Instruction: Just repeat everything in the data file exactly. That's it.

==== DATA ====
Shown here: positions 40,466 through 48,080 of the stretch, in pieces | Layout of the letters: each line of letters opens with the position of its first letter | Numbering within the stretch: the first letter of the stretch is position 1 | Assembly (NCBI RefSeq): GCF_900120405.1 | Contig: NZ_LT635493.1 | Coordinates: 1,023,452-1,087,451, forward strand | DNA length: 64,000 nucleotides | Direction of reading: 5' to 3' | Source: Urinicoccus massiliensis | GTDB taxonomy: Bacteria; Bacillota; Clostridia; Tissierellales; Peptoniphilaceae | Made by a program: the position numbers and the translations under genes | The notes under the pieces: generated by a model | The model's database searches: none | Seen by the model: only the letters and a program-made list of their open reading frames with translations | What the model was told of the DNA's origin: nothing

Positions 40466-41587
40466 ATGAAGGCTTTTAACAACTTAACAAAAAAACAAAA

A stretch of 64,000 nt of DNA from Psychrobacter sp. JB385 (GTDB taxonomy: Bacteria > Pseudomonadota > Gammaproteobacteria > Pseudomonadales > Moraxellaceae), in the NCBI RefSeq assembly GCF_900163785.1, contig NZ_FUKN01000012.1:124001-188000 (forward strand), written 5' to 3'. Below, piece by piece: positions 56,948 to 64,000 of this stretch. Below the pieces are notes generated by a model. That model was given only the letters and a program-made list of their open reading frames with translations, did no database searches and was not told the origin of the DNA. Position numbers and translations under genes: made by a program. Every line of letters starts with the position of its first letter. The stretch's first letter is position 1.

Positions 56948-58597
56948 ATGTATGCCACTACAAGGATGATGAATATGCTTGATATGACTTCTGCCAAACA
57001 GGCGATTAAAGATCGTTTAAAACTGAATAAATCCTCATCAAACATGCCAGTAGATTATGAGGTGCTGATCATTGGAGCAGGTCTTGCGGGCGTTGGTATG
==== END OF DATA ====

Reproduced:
Shown here: positions 40,466 through 48,080 of the stretch, in pieces | Layout of the letters: each line of letters opens with the position of its first letter | Numbering within the stretch: the first letter of the stretch is position 1 | Assembly (NCBI RefSeq): GCF_900120405.1 | Contig: NZ_LT635493.1 | Coordinates: 1,023,452-1,087,451, forward strand | DNA length: 64,000 nucleotides | Direction of reading: 5' to 3' | Source: Urinicoccus massiliensis | GTDB taxonomy: Bacteria; Bacillota; Clostridia; Tissierellales; Peptoniphilaceae | Made by a program: the position numbers and the translations under genes | The notes under the pieces: generated by a model | The model's database searches: none | Seen by the model: only the letters and a program-made list of their open reading frames with translations | What the model was told of the DNA's origin: nothing

Positions 40466-41587
40466 ATGAAGGCTTTTAACAACTTAACAAAAAAACAAAA

A stretch of 64,000 nt of DNA from Psychrobacter sp. JB385 (GTDB taxonomy: Bacteria > Pseudomonadota > Gammaproteobacteria > Pseudomonadales > Moraxellaceae), in the NCBI RefSeq assembly GCF_900163785.1, contig NZ_FUKN01000012.1:124001-188000 (forward strand), written 5' to 3'. Below, piece by piece: positions 56,948 to 64,000 of this stretch. Below the pieces are notes generated by a model. That model was given only the letters and a program-made list of their open reading frames with translations, did no database searches and was not told the origin of the DNA. Position numbers and translations under genes: made by a program. Every line of letters starts with the position of its first letter. The stretch's first letter is position 1.

Positions 56948-58597
56948 ATGTATGCCACTACAAGGATGATGAATATGCTTGATATGACTTCTGCCAAACA
57001 GGCGATTAAAGATCGTTTAAAACTGAATAAATCCTCATCAAACATGCCAGTAGATTATGAGGTGCTGATCATTGGAGCAGGTCTTGCGGGCGTTGGTATG